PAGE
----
• Is it possible for optimized parameters to contain non-trivial examples in their row-space?
• If so, under what conditions is this possible?
• Are the examples in any way represented in the row space?
• Is there some way to regularize a NN such that it admits an inverse over some desired restriction?
• Under what conditions is invertibility useful?
• When researches change slightly the input of a NN to observe its impact on the output, hoping to find explainability/adversary examples, isn't that a poor-man's approach to inveritibility? If you agree that's the case, then these are the first two examples of an answer for your last question. The inveritibility would allow us to create clusters of domain-space rows that map to a specific output in classification problems, or map to variations in regression problems. Such a thing would be great! – Alpha Jan 23 '20 at 0:39
• @Alpha You are absolutely right. I'm actually writing a paper on this right now. This sort of thing will be covered. It's really fascinating. I'm hoping to have the results shortly. – respectful Jan 23 '20 at 0:46

So, if I go the opposite way, start with my y and predict an x, and then ask for the inverse of that - I get really good results (actually - 100% accuracy).

i.e.

model = Sequential([
Dense(784, input_shape=(10,), activation='sigmoid'),
])
model.compile(loss=keras.losses.binary_crossentropy,
metrics=['binary_crossentropy'])
model.fit(y_train, x_train,
batch_size=batch_size,
epochs=epochs,
verbose=1,
validation_data=(y_test, x_test))
# train until accuracy > 0.9, then:
W, b = model.get_weights()
y = y_train
x = reverse.predict(y)
z = rev_sigmoid(x)
y_hat = rev_linear(z, W, b)
(y_hat.argmax(axis=1) == y.argmax(axis=1)).mean()  # 1.0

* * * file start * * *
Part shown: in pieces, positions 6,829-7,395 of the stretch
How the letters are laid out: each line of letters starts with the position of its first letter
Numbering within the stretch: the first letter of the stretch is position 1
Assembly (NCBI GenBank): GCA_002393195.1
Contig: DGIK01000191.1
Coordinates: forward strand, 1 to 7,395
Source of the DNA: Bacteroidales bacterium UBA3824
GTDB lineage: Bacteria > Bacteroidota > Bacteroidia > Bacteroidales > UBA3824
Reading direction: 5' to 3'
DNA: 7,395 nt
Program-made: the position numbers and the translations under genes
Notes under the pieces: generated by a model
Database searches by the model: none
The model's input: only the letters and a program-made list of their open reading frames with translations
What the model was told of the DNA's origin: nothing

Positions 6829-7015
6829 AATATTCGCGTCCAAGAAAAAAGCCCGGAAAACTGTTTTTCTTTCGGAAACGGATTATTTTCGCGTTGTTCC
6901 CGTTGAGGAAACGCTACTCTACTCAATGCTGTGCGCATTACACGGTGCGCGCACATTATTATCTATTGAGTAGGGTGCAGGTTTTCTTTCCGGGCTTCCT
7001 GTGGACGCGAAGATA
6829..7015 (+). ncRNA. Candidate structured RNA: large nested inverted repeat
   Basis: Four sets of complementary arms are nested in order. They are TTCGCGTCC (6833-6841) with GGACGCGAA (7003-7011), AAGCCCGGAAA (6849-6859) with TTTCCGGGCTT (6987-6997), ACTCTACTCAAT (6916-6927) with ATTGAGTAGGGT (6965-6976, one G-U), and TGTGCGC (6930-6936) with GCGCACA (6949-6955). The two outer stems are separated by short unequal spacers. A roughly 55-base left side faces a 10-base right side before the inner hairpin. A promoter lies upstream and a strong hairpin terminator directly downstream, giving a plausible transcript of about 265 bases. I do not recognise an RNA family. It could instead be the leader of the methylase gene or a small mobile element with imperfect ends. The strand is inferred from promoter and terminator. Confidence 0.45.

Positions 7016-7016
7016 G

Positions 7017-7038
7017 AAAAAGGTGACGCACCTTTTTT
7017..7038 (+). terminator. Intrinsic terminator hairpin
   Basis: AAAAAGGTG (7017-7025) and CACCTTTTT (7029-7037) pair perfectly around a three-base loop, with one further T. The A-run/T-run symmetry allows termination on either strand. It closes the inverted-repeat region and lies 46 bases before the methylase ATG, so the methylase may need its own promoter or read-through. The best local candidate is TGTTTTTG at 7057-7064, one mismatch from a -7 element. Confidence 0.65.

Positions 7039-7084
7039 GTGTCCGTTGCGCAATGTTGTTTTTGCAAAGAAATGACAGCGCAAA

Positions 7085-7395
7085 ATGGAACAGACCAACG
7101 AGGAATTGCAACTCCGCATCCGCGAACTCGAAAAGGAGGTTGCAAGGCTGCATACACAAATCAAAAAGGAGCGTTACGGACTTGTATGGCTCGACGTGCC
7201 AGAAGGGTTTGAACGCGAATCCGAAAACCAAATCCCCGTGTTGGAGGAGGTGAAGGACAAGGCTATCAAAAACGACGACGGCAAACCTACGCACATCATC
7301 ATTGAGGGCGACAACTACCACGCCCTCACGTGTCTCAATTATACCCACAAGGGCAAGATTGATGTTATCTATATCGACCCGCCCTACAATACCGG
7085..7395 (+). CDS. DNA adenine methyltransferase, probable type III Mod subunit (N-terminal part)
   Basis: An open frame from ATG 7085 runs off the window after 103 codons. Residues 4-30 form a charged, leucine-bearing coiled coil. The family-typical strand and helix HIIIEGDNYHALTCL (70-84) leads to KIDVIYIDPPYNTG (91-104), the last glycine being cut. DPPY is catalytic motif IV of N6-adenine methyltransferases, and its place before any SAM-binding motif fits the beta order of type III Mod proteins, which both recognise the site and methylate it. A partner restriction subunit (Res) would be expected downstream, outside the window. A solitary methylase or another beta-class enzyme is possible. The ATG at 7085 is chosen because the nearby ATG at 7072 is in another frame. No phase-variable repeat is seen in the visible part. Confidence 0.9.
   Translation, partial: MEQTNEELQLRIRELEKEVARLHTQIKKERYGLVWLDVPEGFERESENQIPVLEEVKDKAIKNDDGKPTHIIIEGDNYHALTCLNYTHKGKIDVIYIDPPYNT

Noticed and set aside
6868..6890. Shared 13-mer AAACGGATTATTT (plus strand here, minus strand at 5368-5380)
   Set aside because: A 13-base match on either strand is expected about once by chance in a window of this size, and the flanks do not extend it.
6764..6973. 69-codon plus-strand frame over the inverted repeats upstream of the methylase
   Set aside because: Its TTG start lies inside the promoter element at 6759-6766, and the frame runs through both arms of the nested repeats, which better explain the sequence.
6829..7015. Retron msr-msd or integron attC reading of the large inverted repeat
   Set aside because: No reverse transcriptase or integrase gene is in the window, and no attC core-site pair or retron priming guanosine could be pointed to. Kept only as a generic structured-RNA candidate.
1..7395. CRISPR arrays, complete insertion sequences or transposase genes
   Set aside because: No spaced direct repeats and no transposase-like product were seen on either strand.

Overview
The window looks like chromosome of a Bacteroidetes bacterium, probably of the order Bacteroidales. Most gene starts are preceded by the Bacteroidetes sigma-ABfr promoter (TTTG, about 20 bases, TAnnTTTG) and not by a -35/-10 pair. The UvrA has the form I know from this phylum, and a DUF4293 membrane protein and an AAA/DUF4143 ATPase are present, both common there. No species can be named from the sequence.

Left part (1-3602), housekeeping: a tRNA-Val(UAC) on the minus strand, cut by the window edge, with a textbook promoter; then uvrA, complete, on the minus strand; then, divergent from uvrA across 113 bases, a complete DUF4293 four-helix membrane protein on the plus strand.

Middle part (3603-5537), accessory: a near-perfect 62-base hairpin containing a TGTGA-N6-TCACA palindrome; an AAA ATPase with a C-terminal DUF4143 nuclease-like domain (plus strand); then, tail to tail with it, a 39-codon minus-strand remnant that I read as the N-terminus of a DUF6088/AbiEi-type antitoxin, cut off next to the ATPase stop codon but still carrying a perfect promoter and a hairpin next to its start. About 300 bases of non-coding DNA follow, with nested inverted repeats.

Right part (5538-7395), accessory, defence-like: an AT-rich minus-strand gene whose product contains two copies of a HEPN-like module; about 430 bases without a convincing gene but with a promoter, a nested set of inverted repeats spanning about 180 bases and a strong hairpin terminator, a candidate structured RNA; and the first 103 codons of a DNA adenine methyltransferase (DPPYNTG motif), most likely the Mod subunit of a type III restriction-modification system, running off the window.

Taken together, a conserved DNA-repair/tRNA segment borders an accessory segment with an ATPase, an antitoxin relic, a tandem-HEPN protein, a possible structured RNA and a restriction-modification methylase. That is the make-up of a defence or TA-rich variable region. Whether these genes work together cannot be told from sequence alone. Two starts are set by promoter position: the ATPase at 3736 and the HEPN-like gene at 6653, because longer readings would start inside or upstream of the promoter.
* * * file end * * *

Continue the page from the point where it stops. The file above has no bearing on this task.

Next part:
After playing a bit with some toy examples, I think the other way is probably not possible, as the matrices don't have an inverse. Putting these (toy) matrices in WolframAlpha for example tells you the determinant is 0, but in numpy the determinant is just slightly bigger than 0, so you manage to calculate an "inverse" which is not really an inverse and get the bad results.

It's also makes sense. In the reversed scenario, we start with 10 dimension, expand to 784, and then collapse back to 10. But in the "regular" scenario, we start at 784, collapse to 10, and then expand to 784 again - and (I guess) too much information is lost then.

• Nice edit! You are right, in general the neural network does not have an inverse. It does however have what I'm calling its pseudo inverse (extending the idea of a matrix pseudo inverse). I'm currently working on developing the general mathematical formula for the pre-image which is very useful in regards to adversarial examples. – respectful Jan 23 '20 at 22:16

TL DR; I do not think the inverse of any reasonable neural network would exist.

Assume that you are using $$32-bit$$ floating-point numbers in the MNIST example. The number of distinct numbers that a $$32-bit$$ float can represent is finite (say $$x$$)

The number of different images you can put into the neural network = $$x^{784}$$. But the total number of distinct outputs is only $$x^{10}$$ (As the output is a vector of length $$10$$).

Hence by the pigeonhole principle there are multiple inputs that correspond to the same output.

Also on an average there are $$x^{784}$$ / $$x^{10}$$ = $$x ^ {774}$$ input images for a single output vector.

This means the function is not invertible as it is not one to one (and that by a long shot).

Some people are also discussing pseudo inverses. I do not know much about pseudo inverses. Still, for these to work (by that, I mean to be able to produce images of numbers from a given output vector), they should be able to distinguish between the $$x ^ {774}$$ images into

1. Images that look like real numbers and
2. Others, which are a total mess of flickering pixels that just happen to produce the given output.

Whatever algorithm solves this problem hence mush possesses domain knowledge of the problem, probably inherited through the neural network weights.

This seems to be an unexplored region of Neural Networks.

Hope this helps:)

• You can use latex to format the mathematical formulas and symbols on this site, so I suggest that you do it to improve the clarity of this post. – nbro Mar 10 at 13:46